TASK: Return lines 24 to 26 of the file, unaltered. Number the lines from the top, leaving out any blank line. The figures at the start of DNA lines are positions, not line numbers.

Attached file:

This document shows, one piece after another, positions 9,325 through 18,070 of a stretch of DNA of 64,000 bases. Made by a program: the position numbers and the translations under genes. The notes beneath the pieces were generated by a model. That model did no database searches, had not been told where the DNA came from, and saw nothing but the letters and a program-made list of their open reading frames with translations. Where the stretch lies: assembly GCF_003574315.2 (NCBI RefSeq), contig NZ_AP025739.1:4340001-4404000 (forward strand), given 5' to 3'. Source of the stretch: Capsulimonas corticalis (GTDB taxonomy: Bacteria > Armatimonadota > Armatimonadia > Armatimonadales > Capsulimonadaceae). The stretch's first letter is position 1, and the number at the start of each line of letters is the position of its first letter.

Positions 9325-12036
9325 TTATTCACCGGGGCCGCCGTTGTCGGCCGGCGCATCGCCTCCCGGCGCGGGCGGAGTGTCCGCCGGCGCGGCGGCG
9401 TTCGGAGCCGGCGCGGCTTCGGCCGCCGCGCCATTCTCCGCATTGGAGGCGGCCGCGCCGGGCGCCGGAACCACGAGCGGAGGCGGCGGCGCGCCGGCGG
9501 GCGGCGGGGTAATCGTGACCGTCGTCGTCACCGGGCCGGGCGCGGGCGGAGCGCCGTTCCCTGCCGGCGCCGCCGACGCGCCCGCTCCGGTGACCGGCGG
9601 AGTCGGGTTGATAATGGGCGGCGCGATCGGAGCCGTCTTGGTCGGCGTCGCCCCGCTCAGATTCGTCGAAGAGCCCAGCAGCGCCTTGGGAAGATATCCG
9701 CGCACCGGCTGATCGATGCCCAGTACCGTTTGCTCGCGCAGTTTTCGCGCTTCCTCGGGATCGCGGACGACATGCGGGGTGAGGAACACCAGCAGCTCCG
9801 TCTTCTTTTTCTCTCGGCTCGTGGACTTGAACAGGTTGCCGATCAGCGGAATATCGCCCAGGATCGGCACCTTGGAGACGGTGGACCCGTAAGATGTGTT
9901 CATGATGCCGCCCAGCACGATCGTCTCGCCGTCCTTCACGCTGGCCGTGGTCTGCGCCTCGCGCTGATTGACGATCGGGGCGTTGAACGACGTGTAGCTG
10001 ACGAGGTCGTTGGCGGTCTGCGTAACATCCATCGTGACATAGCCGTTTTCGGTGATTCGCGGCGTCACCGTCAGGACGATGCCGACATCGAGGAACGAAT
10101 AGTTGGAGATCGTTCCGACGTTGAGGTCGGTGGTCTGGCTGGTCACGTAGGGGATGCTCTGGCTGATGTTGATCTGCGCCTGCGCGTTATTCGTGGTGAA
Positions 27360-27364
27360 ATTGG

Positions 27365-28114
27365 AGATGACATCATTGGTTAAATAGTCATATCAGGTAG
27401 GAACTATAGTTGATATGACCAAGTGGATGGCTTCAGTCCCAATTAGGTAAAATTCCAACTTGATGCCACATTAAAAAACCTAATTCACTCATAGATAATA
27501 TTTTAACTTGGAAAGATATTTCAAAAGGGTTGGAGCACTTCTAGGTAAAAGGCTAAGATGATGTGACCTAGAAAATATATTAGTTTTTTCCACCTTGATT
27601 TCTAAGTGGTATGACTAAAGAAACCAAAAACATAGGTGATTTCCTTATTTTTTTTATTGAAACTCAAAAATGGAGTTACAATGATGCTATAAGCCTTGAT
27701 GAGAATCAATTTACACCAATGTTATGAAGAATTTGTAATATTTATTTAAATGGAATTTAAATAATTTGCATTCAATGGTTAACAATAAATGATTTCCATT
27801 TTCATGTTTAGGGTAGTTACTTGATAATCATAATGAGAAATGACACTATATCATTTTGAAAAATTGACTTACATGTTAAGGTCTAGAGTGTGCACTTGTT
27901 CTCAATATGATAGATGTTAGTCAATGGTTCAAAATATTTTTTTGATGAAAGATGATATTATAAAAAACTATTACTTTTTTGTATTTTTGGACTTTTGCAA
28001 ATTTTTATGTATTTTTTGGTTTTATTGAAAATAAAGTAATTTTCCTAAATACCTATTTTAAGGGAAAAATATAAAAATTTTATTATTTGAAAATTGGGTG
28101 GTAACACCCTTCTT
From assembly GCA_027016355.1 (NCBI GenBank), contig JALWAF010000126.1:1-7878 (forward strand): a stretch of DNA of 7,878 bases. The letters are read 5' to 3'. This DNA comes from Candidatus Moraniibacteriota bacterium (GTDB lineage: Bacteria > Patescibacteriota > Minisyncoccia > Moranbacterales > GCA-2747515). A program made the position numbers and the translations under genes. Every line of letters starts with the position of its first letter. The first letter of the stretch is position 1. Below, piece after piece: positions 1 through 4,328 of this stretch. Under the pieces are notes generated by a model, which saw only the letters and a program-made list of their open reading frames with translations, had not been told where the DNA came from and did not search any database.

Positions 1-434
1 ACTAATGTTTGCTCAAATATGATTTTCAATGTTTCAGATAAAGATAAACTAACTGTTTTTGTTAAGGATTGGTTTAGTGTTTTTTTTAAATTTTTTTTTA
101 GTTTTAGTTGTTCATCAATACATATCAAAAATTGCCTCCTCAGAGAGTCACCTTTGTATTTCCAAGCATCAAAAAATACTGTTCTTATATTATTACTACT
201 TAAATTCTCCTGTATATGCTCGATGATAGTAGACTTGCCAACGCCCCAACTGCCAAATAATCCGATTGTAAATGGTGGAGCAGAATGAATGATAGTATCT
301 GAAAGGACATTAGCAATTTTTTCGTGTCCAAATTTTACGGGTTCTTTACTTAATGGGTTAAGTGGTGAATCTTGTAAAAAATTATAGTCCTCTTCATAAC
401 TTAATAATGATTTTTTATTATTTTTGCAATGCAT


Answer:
From assembly GCA_027016355.1 (NCBI GenBank), contig JALWAF010000126.1:1-7878 (forward strand): a stretch of DNA of 7,878 bases. The letters are read 5' to 3'. This DNA comes from Candidatus Moraniibacteriota bacterium (GTDB lineage: Bacteria > Patescibacteriota > Minisyncoccia > Moranbacterales > GCA-2747515). A program made the position numbers and the translations under genes. Every line of letters starts with the position of its first letter. The first letter of the stretch is position 1. Below, piece after piece: positions 1 through 4,328 of this stretch. Under the pieces are notes generated by a model, which saw only the letters and a program-made list of their open reading frames with translations, had not been told where the DNA came from and did not search any database.

Positions 1-434
1 ACTAATGTTTGCTCAAATATGATTTTCAATGTTTCAGATAAAGATAAACTAACTGTTTTTGTTAAGGATTGGTTTAGTGTTTTTTTTAAATTTTTTTTTA